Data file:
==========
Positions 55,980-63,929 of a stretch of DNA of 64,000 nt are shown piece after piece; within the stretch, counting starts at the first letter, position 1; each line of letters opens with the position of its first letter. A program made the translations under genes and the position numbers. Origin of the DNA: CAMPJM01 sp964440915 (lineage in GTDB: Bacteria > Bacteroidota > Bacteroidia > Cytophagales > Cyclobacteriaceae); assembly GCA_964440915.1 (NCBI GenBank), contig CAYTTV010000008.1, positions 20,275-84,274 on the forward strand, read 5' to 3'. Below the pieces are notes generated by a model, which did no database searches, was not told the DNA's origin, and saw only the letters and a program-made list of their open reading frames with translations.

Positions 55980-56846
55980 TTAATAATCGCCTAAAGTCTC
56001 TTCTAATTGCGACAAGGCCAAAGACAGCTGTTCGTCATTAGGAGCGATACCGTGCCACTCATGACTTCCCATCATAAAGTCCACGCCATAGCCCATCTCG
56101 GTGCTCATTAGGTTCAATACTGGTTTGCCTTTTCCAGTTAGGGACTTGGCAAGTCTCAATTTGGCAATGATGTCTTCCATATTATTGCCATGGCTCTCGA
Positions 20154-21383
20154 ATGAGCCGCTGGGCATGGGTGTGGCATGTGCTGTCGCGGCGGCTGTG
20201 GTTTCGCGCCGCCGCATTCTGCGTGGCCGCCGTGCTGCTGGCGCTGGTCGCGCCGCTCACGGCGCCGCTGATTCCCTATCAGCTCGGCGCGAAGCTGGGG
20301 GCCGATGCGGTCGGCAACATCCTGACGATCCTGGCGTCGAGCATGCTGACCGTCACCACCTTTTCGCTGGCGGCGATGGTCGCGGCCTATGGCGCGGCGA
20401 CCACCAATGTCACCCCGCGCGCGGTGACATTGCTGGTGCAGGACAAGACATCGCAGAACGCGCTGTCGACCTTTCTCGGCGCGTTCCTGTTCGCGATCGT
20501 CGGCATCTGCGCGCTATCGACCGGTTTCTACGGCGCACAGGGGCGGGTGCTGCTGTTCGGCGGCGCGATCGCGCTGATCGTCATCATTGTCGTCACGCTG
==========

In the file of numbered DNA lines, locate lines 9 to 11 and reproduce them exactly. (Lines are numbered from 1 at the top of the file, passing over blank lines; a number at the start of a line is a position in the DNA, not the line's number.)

20301 GCCGATGCGGTCGGCAACATCCTGACGATCCTGGCGTCGAGCATGCTGACCGTCACCACCTTTTCGCTGGCGGCGATGGTCGCGGCCTATGGCGCGGCGA
20401 CCACCAATGTCACCCCGCGCGCGGTGACATTGCTGGTGCAGGACAAGACATCGCAGAACGCGCTGTCGACCTTTCTCGGCGCGTTCCTGTTCGCGATCGT
20501 CGGCATCTGCGCGCTATCGACCGGTTTCTACGGCGCACAGGGGCGGGTGCTGCTGTTCGGCGGCGCGATCGCGCTGATCGTCATCATTGTCGTCACGCTG